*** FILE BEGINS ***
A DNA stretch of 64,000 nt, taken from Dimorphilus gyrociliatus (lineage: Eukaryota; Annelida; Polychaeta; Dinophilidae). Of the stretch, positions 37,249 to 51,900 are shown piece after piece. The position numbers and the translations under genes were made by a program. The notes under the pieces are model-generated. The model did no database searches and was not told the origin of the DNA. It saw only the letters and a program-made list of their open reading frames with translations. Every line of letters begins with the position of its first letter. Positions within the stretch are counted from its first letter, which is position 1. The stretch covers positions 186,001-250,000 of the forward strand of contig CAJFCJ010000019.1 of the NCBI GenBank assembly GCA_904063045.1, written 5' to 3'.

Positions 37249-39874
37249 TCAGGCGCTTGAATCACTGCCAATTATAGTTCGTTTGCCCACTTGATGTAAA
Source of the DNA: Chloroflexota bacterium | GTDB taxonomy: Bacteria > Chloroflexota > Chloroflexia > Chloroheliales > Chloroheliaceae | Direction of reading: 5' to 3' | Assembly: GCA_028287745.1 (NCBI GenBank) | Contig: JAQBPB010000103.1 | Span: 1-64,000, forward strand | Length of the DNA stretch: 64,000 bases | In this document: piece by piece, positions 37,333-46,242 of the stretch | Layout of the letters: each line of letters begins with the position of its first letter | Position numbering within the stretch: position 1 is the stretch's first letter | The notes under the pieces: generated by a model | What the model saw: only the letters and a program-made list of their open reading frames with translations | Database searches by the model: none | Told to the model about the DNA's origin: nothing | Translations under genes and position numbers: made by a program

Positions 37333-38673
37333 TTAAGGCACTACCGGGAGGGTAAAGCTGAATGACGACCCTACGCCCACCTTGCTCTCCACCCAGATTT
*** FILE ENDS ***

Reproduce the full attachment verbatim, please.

A DNA stretch of 64,000 nt, taken from Dimorphilus gyrociliatus (lineage: Eukaryota; Annelida; Polychaeta; Dinophilidae). Of the stretch, positions 37,249 to 51,900 are shown piece after piece. The position numbers and the translations under genes were made by a program. The notes under the pieces are model-generated. The model did no database searches and was not told the origin of the DNA. It saw only the letters and a program-made list of their open reading frames with translations. Every line of letters begins with the position of its first letter. Positions within the stretch are counted from its first letter, which is position 1. The stretch covers positions 186,001-250,000 of the forward strand of contig CAJFCJ010000019.1 of the NCBI GenBank assembly GCA_904063045.1, written 5' to 3'.

Positions 37249-39874
37249 TCAGGCGCTTGAATCACTGCCAATTATAGTTCGTTTGCCCACTTGATGTAAA
Source of the DNA: Chloroflexota bacterium | GTDB taxonomy: Bacteria > Chloroflexota > Chloroflexia > Chloroheliales > Chloroheliaceae | Direction of reading: 5' to 3' | Assembly: GCA_028287745.1 (NCBI GenBank) | Contig: JAQBPB010000103.1 | Span: 1-64,000, forward strand | Length of the DNA stretch: 64,000 bases | In this document: piece by piece, positions 37,333-46,242 of the stretch | Layout of the letters: each line of letters begins with the position of its first letter | Position numbering within the stretch: position 1 is the stretch's first letter | The notes under the pieces: generated by a model | What the model saw: only the letters and a program-made list of their open reading frames with translations | Database searches by the model: none | Told to the model about the DNA's origin: nothing | Translations under genes and position numbers: made by a program

Positions 37333-38673
37333 TTAAGGCACTACCGGGAGGGTAAAGCTGAATGACGACCCTACGCCCACCTTGCTCTCCACCCAGATTT